On May 4, the U.S. District Court for the Southern District of New York denied, in large part, a motion to dismiss one of the many pending mortgage-backed securities (MBS) cases brought by the Federal Housing Finance Agency (FHFA). Federal Housing Finance Agency v. UBS Americas, Inc., No. 11-5201, 2012 WL 1570856 (S.D.N.Y. May 4, 2012). The court’s decision allows FHFA’s federal securities action to proceed while dismissing related state law negligent misrepresentation claims. In July 2011, as conservator for Fannie Mae and Freddie Mac (the GSEs), FHFA initiated multiple lawsuits alleging that billions of dollars of MBS purchased by the GSEs were based on offering documents that “contained materially false statements and omissions.” Defendants in the instant case argued that these claims were time-barred. FHFA countered that the Housing and Economic Recovery Act of 2008 (HERA) controlled questions of timeliness, a point on which the court agreed in refusing to dismiss related federal claims. In this regard, the court concluded that a reasonably diligent plaintiff (here, the FHFA) could not have “discovered” the underlying federal claim within the year before the GSEs were placed into conservatorship. Rather, such a plaintiff could only have “discovered” this claim when the securities were “downgraded from investment grade to near-junk status,” which was less than a year before conservatorship.

    Freddie Mac Fannie Mae RMBS

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  • Fannie Mae Announces New Document Custodian Requirements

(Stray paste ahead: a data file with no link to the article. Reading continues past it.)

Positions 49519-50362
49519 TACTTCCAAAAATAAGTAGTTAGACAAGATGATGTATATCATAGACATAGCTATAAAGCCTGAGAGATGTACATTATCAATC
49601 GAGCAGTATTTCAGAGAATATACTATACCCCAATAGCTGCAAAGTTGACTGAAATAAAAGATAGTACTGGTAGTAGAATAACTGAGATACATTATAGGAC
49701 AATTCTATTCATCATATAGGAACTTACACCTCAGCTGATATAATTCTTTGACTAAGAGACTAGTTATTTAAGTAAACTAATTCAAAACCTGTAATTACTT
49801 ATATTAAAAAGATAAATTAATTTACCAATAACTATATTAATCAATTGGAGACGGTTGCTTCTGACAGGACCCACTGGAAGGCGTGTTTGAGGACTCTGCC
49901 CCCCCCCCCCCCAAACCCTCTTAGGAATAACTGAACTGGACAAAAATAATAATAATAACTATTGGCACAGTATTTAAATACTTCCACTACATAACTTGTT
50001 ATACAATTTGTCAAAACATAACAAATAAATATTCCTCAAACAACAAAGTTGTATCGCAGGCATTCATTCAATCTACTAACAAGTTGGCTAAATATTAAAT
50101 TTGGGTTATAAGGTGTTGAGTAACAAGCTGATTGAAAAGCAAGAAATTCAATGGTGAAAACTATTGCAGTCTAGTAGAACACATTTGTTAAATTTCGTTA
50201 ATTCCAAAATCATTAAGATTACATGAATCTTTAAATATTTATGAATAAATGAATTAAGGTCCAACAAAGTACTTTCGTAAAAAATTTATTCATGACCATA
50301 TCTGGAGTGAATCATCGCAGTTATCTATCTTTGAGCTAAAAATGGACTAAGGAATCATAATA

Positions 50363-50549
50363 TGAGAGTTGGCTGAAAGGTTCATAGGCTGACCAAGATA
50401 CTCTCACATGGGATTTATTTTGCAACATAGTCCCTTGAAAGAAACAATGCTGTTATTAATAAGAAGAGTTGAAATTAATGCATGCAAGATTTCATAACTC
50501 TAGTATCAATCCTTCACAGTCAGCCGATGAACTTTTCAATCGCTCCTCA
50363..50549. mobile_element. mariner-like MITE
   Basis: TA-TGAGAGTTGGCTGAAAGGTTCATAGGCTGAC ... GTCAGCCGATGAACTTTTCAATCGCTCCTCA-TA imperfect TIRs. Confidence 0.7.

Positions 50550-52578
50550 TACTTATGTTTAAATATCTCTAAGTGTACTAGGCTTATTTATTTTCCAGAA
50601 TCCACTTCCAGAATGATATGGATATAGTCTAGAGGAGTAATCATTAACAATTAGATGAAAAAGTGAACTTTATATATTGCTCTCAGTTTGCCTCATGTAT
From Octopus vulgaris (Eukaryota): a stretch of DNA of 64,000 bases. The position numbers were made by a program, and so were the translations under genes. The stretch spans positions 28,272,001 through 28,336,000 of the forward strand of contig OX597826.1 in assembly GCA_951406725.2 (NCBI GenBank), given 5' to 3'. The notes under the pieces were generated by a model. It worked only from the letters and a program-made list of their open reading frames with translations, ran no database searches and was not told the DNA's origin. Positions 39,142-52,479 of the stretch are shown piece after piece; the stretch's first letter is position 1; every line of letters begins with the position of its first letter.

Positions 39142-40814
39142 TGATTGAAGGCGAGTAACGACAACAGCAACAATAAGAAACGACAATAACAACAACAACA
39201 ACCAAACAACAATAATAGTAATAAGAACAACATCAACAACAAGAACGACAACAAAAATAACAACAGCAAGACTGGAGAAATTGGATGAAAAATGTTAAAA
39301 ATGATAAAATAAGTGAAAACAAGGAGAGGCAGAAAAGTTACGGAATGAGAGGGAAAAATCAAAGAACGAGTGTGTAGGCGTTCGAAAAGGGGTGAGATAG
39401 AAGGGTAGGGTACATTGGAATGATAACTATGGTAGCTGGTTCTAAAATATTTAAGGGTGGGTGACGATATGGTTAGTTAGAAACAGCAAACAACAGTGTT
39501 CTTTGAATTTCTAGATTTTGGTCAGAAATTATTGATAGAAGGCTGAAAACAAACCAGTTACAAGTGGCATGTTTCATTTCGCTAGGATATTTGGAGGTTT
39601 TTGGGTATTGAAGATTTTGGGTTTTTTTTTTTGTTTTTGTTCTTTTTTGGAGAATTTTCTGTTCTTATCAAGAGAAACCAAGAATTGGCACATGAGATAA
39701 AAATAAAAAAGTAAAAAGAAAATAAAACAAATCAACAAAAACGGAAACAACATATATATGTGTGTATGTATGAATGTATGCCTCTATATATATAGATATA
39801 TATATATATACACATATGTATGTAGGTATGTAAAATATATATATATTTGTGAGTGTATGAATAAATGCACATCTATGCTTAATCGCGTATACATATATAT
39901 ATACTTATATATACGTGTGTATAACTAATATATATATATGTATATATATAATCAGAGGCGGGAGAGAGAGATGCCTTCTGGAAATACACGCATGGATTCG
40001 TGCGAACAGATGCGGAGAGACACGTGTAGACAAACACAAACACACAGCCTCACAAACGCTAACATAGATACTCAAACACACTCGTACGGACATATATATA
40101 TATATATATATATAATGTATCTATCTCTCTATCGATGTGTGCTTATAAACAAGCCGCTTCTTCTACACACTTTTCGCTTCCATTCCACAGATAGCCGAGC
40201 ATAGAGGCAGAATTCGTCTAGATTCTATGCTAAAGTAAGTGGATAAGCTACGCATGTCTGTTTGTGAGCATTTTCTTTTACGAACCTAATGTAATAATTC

On February 4, 2016, the SEC announced a settlement with the CEO of Chile-based LAN Airlines S.A. and its holding company Latam Airlines Group SA, Ignacio Cueto Plaza, regarding his approval of the payment of over $1.15 million to an Argentinian consultant in connection with LAN Airline’s attempts to settle disputes over wages and work conditions with employees in Argentina.  According to the SEC, Cueto knew that a portion of these payments might be passed on to union officials in Argentina and that the actual services agreed to in the underlying consulting agreement would not be performed.  Without admitting or denying the SEC’s findings, Cueto agreed to pay a $75,000 penalty and "certify his compliance with his airline’s policies and procedures by attending anti-corruption training among other undertakings." In its administrative cease and desist order, the SEC found that Cueto violated both the FCPA’s internal accounting controls and books and records provisions.

    The company has said that this was an isolated matter, that it cooperated with the SEC’s investigation, and strengthened its accounting controls since the incident took place.

    Fannie Mae Mortgage Servicing

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  • Fourth Circuit Reverses Dismissal of TILA Claim


    On February 4, 2016, the SEC settled FCPA allegations with California-based SciClone Pharmaceuticals with a cease and desist order finding that SciClone violated the FCPA’s anti-bribery, books and records, and internal controls provisions related to activities in China.  The SEC found that from at least 2007 to 2012, employees of SciClone subsidiaries gave money and gifts to Chinese officials (including employees of state-owned hospitals) in order to boost sales.  The SEC further found that SciClone failed to devise and implement a sufficient system of internal accounting controls and lacked an effective anti-corruption compliance program.

    SciClone consented to the SEC’s order without admitting or denying the charges and agreed to pay $12.8 million to resolve the charges, including a $2.5 million penalty, the disgorgement of $9.426 million in profits, and $900,000 in prejudgment interest.  SciClone will also provide status reports to the SEC for the next three years regarding remediation efforts and new anti-corruption compliance measures.  SciClone simultaneously announced that the DOJ had declined to pursue any additional action.

    CFPB TILA Mortgage Servicing

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  • State Courts Requiring More Proof to Obtain Affidavit Judgments in Debt Collection Cases